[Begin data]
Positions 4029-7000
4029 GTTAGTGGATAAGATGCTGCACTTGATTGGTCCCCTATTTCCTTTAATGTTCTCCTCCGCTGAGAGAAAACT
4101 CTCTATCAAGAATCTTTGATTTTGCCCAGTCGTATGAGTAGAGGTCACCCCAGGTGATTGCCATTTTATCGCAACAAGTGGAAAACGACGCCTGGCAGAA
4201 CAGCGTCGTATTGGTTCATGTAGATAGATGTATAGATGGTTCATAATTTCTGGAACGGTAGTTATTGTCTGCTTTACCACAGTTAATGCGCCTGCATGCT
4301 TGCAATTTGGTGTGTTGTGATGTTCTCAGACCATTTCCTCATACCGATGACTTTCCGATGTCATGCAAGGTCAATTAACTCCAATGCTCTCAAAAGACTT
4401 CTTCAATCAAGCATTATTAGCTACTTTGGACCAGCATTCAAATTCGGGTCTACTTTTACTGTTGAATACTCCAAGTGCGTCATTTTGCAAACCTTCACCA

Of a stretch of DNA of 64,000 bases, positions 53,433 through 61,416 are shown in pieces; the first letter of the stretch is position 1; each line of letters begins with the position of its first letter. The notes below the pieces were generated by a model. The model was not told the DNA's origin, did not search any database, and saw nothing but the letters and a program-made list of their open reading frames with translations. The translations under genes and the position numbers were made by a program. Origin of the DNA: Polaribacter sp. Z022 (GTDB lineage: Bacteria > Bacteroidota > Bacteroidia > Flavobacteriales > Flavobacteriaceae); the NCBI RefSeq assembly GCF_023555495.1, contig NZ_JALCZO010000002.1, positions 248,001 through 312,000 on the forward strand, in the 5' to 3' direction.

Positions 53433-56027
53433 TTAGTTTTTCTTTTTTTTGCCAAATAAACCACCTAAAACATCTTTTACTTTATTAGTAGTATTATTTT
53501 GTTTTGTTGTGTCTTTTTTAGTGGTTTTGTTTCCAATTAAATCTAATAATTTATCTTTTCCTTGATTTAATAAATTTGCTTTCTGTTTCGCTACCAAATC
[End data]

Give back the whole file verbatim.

Positions 4029-7000
4029 GTTAGTGGATAAGATGCTGCACTTGATTGGTCCCCTATTTCCTTTAATGTTCTCCTCCGCTGAGAGAAAACT
4101 CTCTATCAAGAATCTTTGATTTTGCCCAGTCGTATGAGTAGAGGTCACCCCAGGTGATTGCCATTTTATCGCAACAAGTGGAAAACGACGCCTGGCAGAA
4201 CAGCGTCGTATTGGTTCATGTAGATAGATGTATAGATGGTTCATAATTTCTGGAACGGTAGTTATTGTCTGCTTTACCACAGTTAATGCGCCTGCATGCT
4301 TGCAATTTGGTGTGTTGTGATGTTCTCAGACCATTTCCTCATACCGATGACTTTCCGATGTCATGCAAGGTCAATTAACTCCAATGCTCTCAAAAGACTT
4401 CTTCAATCAAGCATTATTAGCTACTTTGGACCAGCATTCAAATTCGGGTCTACTTTTACTGTTGAATACTCCAAGTGCGTCATTTTGCAAACCTTCACCA

Of a stretch of DNA of 64,000 bases, positions 53,433 through 61,416 are shown in pieces; the first letter of the stretch is position 1; each line of letters begins with the position of its first letter. The notes below the pieces were generated by a model. The model was not told the DNA's origin, did not search any database, and saw nothing but the letters and a program-made list of their open reading frames with translations. The translations under genes and the position numbers were made by a program. Origin of the DNA: Polaribacter sp. Z022 (GTDB lineage: Bacteria > Bacteroidota > Bacteroidia > Flavobacteriales > Flavobacteriaceae); the NCBI RefSeq assembly GCF_023555495.1, contig NZ_JALCZO010000002.1, positions 248,001 through 312,000 on the forward strand, in the 5' to 3' direction.

Positions 53433-56027
53433 TTAGTTTTTCTTTTTTTTGCCAAATAAACCACCTAAAACATCTTTTACTTTATTAGTAGTATTATTTT
53501 GTTTTGTTGTGTCTTTTTTAGTGGTTTTGTTTCCAATTAAATCTAATAATTTATCTTTTCCTTGATTTAATAAATTTGCTTTCTGTTTCGCTACCAAATC